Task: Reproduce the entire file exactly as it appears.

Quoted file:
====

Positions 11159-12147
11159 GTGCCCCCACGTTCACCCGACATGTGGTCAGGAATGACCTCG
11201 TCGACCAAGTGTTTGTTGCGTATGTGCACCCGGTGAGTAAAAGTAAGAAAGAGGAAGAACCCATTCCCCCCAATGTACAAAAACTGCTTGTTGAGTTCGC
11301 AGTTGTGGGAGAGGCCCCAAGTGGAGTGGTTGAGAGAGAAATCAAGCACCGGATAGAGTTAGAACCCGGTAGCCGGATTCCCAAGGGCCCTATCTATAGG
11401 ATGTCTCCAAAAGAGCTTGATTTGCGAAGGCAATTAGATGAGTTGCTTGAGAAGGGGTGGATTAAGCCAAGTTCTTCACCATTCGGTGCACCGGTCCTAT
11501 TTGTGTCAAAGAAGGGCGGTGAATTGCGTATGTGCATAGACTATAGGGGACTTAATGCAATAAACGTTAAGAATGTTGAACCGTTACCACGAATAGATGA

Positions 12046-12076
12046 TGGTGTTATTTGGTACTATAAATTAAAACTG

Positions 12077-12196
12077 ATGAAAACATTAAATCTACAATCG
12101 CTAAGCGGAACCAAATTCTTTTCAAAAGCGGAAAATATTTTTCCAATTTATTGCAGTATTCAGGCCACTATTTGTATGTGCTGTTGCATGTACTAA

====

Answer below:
Positions 11159-12147
11159 GTGCCCCCACGTTCACCCGACATGTGGTCAGGAATGACCTCG
11201 TCGACCAAGTGTTTGTTGCGTATGTGCACCCGGTGAGTAAAAGTAAGAAAGAGGAAGAACCCATTCCCCCCAATGTACAAAAACTGCTTGTTGAGTTCGC
11301 AGTTGTGGGAGAGGCCCCAAGTGGAGTGGTTGAGAGAGAAATCAAGCACCGGATAGAGTTAGAACCCGGTAGCCGGATTCCCAAGGGCCCTATCTATAGG
11401 ATGTCTCCAAAAGAGCTTGATTTGCGAAGGCAATTAGATGAGTTGCTTGAGAAGGGGTGGATTAAGCCAAGTTCTTCACCATTCGGTGCACCGGTCCTAT
11501 TTGTGTCAAAGAAGGGCGGTGAATTGCGTATGTGCATAGACTATAGGGGACTTAATGCAATAAACGTTAAGAATGTTGAACCGTTACCACGAATAGATGA

Positions 12046-12076
12046 TGGTGTTATTTGGTACTATAAATTAAAACTG

Positions 12077-12196
12077 ATGAAAACATTAAATCTACAATCG
12101 CTAAGCGGAACCAAATTCTTTTCAAAAGCGGAAAATATTTTTCCAATTTATTGCAGTATTCAGGCCACTATTTGTATGTGCTGTTGCATGTACTAA